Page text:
METHODS: This was a multicentric prospective cohort study involving 519 long-term care resident elderly individuals. Risk for mortality across BMI tertiles was estimated by the Cox hazards regression model adjusted for potential confounders recorded at inclusion and collected during the follow-up.
RESULTS: During a median follow-up of 5.7 years (25th to 75th percentile, 5.2-8.2], 409 (78.8%) elderly patients died. In primary analyses, based on variables collected at inclusion, patients in the first tertile of BMI (≤ 21 kg/m(2)) were at higher risk for all-cause (hazard ratio [HR] 1.38; 95% confidence interval [CI] 1.04-1.84; P = .025) and cardiovascular mortality (HR = 1.49; 95% CI, 1.00-2.08; P = .045). Increased risk was confirmed even after adjusting for nutritional support during the follow-up (all-cause HR = 1.53; 95% CI, 1.13-2.06; P = .006; cardiovascular HR = 1.62; 95% CI, 1.09-2.40; P = .018), which in turn was associated with a reduced risk (all-cause HR = 0.74; 95% CI, 0.55-0.97; P = .035; cardiovascular HR = 0.62; 95% CI, 0.42-0.91; P = .016).
CONCLUSION: BMI is significantly associated with all-cause and cardiovascular mortality in institutionalized elderly patients. A value of 21 kg/m(2) or lower can be considered a useful trigger for nutritional support. These results support intending BMI as nutritional reserve in institutionalized elderly patients.
6. Marengoni A, Fratiglioni L, Bandinelli S, Ferrucci L. Socioeconomic Status During Lifetime and Cognitive Impairment No-Dementia in Late Life: The Population-Based Aging in the Chianti Area (InCHIANTI) Study. J Alzheimers Dis. 2011 Feb 1. [Epub ahead of print]
Department of Medical and Surgery Sciences, University of Brescia, Brescia, Italy Aging Research Center, Department of Neurobiology, Care Sciences and Society, Karolinska Institutet, Stockholm University, Stockholm, Sweden.
Abstract
Thousand and twelve dementia-free elderly (60-98 years old) enrolled in the InChianti Study (Italy) were evaluated at baseline (1998-2000) and at 3-year follow-up (2001-2003) with the aim of analyzing the association of lifetime socioeconomic status (SES) with prevalent and incident cognitive impairment no-dementia (CIND). SES was defined from information on formal education, longest held occupation, and financial conditions through life. CIND was defined as age-adjusted Mini-Mental State Examination score one standard deviation below the baseline mean score of participants without dementia. Logistic regression and Cox proportional-hazards models were used to estimate the association of SES with CIND. Demographics, occupation characteristics (i.e., job stress and physical demand), cardiovascular diseases, diabetes, apolipoprotein E (APOE) genotype, smoking, alcohol consumption, depressive symptoms, and C-reactive protein were considered potential confounders. Prevalence of CIND was 17.7%. In the fully adjusted model, low education (OR = 2.1; 95% confidence intervals, CI = 1.4 to 3.2) was associated with prevalent CIND. Incidence rate of CIND was 66.0 per 1000 person-years. Low education (HR = 1.7; 95% CI = 1.04 to 2.6) and manual occupation (HR = 1.9; 95% CI = 1.0 to 3.6) were associated with incident CIND. Among covariates, high job-related physical demand was associated with both prevalent and incident CIND (OR = 1.6; 95% CI = 1.1 to 2.4 and HR = 1.5; 95% CI = 1.0 to 2.3). After stratification for education, manual occupation was still associated with CIND among participants with high education (HR = 2.2; 95% CI = 1.2 to 4.3 versus HR = 1.4; 95% CI = 0.2 to 10.4 among those with low education). Proxy markers of lifetime SES (low education, manual occupation and high physical demand) are cross-sectional correlates of CIND and predict incident CIND over a three-year follow-up.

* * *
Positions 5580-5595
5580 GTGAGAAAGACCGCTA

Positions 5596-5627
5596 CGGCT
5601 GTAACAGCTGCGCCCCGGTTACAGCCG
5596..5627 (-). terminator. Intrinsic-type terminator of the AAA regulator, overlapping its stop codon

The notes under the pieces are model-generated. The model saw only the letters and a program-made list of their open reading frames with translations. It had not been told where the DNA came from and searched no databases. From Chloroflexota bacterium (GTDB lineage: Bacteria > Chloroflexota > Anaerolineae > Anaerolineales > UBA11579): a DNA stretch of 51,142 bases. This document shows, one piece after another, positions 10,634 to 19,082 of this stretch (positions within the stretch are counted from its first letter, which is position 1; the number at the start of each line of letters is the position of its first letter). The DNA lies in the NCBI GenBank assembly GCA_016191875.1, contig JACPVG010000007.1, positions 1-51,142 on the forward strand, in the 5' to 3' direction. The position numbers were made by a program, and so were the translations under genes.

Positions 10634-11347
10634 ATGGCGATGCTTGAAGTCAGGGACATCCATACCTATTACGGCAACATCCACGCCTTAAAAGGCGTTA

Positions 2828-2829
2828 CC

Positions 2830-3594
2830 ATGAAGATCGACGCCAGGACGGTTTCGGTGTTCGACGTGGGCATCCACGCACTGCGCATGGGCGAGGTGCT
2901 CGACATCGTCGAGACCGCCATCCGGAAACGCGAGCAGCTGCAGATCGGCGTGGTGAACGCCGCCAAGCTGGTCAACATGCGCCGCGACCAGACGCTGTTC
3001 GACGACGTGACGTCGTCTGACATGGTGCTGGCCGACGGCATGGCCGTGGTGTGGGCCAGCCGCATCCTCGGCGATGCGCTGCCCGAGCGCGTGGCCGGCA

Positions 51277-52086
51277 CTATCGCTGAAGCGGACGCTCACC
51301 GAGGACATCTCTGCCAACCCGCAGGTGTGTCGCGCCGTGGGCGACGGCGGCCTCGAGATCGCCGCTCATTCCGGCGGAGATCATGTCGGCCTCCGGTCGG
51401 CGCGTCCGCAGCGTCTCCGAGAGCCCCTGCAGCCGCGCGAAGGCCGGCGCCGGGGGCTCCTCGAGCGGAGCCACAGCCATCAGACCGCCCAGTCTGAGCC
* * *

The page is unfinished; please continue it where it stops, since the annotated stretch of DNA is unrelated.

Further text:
7. Bo S, Ciccone G, Durazzo M, Ghinamo L, Villois P, Canil S, Gambino R, Cassader M, Gentile L, Cavallo-Perin P. Contributors to the obesity and hyperglycemia epidemics. A prospective study in a population-based cohort. Int J Obes (Lond). 2011 Feb 1. [Epub ahead of print]
Department of Internal Medicine, University of Turin, Turin, Italy.
Abstract
Objective: Relatively unexplored contributors to the obesity and diabetes epidemics may include sleep restriction, increased house temperature (HT), television watching (TW), consumption of restaurant meals (RMs), use of air conditioning (AC) and use of antidepressant/antipsychotic drugs (ADs).
Design and Subjects: In a population-based cohort (n=1597), we investigated the possible association among these conditions, and obesity or hyperglycemia incidence at 6-year follow-up. Subjects with obesity (n=315) or hyperglycemia (n=618) at baseline were excluded, respectively, 1282 and 979 individuals were therefore analyzed.